Dispatched calls increased by 28 percent – an increase of 4 percent in calls per officer – including a 28 percent increase in domestic violence cases.

Average police response times to calls decreased slightly in 2010.

The prosecution of domestic violence cases went up 79 percent, driving under the influence cases 44 percent, and criminal traffic cases 42 percent. Criminal non-traffic cases, except for domestic violence cases, declined by 8 percent.

The total of all misdemeanor criminal cases received by the city prosecutor increased 25 percent.

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5 Responses to “Burien City Council Expected To Take First Step Towards Annexation Tonight”
  1. Get a clue burien city council says:

    The 50 million the state is going to give is only going to cover 2/3 of just the 75 million infrastructure backlog that king county has delayed in white center!

    Why are you drooling over 50 million mike when the money is already spent?

    I love how mike Martin is acting like he isn’t sure what his position will be. He wants to annex it. He wants the 50 million. He wants a new library. And the numbers arent going to tell you anything different than what seattle’s did. The difference is they were looking for a reason not to annex and you are looking for a reason to annex.

  2. Get a clue burien city council says:

    And I got news for you mike. The bigger burien gets the more people will feel your position should be eliminated and replaced with a mayor or at the very least elected. Which means either way you’re put of a job. Be careful what you wish for you might just get it.

  3. Thom Grey says:

    Duh Dude Ralph and other Dude Bloggers,
    This report that you are quoting from the Police Chief doesn’t make sense with what is shown on the King County Sheriff’s report site.. Could you explain why the different numbers? Area X was annexed in April, 2010 and is in this count.

    Burien Police Activity Report

    Change 2009 2010- percent change
    Dispatched calls for service 10,507 13,680 30.2%
    Adult charges/arrests 1,037 1,421 37.0%
    Juvenile charges/arrests 234 166 – 29.1%
    Officers assaulted 2 5 150.0%
    Total gang-related incidents 262 425 62.2%
    Total domestic violence
    related incidents 403 531 31.8%
    Hate crimes/malicious
    harassment reports 1 3 200.0%

    Duh. Like whether someone is on contract or working for the city ,the citizens of Burien will have to pay their salaries and benefits in their total taxes. So the City might look like it isn’t paying out much money but the citizens will still be paying it in their levy dollars to maintain the area. So the fire department is in the fire district budget but Burien citizens are paying for it. And the Fire Dept. makes more money and benefits here than working for the City of Seattle. Dudes, that is why they showed up to almost every meeting about the first annexation/Area X because they didn’t want to be part of Seattle and get lower salaries, benefits and pensions. Never saw so many Firemen at public meetings as then-the chief included. He managed to really bilk the public on his raise and pension benefits. The tax levy rate in Burien is like 12.93 and the levy rate in Seattle is like 9.5+. So Burien citizens are paying a lot more for what they are getting. Area Y/White Center Dudes, your taxes will go up if you join Burien. Burien Dudes, you taxes will go up if you take on White Center/Area Y-no matter what funny money story Mike M. spins. Dudes we still have never seen a real budget break out report on the first annexation-Area X. Mike M. needs to show us the paper report based on real facts-not this contract lingo jazz to hide the real tax costs for the area. Boo! The King County Sheriff has not put out a 2009 and 2010 report on Crime in Area Y/White Center. Why not?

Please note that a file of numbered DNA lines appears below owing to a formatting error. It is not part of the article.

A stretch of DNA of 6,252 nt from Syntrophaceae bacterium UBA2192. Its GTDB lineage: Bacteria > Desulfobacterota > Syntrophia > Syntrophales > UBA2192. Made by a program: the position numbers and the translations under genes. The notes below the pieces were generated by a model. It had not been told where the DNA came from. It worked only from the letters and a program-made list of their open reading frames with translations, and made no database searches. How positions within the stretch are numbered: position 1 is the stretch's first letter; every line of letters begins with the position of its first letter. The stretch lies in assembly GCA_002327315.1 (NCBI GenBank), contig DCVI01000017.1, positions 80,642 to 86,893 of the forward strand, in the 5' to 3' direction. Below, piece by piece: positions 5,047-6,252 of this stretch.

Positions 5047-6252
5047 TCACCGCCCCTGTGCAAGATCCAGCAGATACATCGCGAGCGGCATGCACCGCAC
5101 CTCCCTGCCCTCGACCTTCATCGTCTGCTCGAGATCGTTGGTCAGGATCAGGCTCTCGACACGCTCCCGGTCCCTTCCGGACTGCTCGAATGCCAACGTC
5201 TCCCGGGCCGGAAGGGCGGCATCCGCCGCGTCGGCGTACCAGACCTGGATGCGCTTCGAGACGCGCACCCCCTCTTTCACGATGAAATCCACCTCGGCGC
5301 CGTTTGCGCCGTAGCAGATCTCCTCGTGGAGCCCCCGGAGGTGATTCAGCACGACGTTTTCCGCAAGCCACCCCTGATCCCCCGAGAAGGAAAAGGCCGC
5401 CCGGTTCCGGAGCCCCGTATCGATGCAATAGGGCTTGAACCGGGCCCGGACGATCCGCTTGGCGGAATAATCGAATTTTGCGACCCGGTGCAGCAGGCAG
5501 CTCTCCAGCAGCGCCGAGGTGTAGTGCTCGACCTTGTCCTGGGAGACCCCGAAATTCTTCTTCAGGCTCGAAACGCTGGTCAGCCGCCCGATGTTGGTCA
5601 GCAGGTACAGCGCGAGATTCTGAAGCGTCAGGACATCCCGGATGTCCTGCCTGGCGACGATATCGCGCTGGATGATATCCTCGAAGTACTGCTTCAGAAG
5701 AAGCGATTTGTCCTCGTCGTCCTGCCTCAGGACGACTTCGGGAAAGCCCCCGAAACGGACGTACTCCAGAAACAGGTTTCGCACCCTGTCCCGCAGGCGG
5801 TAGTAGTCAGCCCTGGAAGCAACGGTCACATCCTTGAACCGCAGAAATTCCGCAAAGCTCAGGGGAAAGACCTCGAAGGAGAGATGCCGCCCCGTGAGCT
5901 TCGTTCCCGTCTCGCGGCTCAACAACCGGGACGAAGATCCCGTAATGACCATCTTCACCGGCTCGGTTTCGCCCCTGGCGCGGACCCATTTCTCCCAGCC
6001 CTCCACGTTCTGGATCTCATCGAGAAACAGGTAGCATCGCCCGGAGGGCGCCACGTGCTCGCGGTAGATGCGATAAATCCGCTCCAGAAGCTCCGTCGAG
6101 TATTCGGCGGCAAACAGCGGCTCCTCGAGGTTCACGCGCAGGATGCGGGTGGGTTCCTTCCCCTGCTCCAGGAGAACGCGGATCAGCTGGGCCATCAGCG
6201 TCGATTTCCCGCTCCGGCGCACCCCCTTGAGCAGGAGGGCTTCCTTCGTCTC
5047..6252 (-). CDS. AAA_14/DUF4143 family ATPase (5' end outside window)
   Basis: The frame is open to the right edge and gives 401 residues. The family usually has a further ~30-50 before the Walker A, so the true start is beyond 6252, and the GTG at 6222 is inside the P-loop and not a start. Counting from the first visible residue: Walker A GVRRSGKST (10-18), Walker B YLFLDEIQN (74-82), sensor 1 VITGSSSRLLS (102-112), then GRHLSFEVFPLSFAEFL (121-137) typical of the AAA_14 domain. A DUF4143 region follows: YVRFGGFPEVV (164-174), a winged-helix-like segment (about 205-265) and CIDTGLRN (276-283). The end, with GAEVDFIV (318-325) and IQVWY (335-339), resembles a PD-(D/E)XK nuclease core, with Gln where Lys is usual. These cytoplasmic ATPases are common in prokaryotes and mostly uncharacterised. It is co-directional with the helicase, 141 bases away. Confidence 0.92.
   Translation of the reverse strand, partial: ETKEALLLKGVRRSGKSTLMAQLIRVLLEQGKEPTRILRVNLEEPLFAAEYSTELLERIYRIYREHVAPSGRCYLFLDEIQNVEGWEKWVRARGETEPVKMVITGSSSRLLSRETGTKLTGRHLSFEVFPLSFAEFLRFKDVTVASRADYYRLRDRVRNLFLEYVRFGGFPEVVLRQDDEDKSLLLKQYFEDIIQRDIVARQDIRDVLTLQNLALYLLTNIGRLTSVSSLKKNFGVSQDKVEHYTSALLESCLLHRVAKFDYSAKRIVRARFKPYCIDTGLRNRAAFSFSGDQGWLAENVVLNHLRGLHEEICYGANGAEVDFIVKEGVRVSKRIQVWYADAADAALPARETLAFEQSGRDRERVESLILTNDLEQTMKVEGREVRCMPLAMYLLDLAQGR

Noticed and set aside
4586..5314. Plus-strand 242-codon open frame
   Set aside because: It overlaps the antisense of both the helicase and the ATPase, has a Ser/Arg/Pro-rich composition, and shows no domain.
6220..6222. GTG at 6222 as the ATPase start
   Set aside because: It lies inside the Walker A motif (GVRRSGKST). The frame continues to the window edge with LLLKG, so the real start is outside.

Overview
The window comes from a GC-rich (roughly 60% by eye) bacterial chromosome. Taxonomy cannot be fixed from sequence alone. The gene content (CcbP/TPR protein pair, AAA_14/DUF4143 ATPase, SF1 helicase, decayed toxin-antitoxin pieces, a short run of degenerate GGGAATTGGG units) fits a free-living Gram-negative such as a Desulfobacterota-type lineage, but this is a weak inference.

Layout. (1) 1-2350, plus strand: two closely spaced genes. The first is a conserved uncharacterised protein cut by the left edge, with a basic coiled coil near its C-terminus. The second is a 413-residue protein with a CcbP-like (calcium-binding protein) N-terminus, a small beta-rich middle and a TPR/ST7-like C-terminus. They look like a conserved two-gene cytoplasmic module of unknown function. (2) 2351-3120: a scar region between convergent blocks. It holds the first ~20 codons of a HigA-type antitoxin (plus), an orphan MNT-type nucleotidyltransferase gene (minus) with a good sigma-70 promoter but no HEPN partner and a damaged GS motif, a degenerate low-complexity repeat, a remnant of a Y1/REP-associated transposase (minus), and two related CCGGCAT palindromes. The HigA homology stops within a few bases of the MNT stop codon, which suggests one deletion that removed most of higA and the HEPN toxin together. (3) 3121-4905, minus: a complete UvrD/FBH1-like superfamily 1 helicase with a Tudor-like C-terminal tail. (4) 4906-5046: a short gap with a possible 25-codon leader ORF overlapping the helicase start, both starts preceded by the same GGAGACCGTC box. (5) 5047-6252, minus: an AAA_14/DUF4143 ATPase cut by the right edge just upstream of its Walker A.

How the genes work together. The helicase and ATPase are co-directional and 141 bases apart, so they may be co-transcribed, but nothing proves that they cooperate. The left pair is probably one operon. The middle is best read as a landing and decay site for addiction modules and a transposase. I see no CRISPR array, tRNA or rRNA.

4. TcB says:

    I’m gonna get hated on but I think the people of that area should be allowed to make a choice whether or not to join Burien and we should welcome them if they do. And yes, I don’t mind a little extra money out of pocket.

  5. jimmy p says:

    i think they should have option to annex too but they won’t if burien wants annex they annex look at this area they annex last year i live in this area and most around here did not want to be part of burien most of burien did not want us to be part of burien but here we are part of burien now and nothing can be done to change that at least some things have gotten better more cops patrol’s trying to cut down on the crime parks are a lot cleaner less drug use at parks no homeless guy living at arbor lake any more things are changing i wish the attitude of some of the cops would change since burien pd seems to treat anyone from the age 13 to 50 as a criminal no matter the situation but most cops anywhere are like that if the city hall that wants it they get it we could wast the money and time on voting but if burien wants its there still going to get it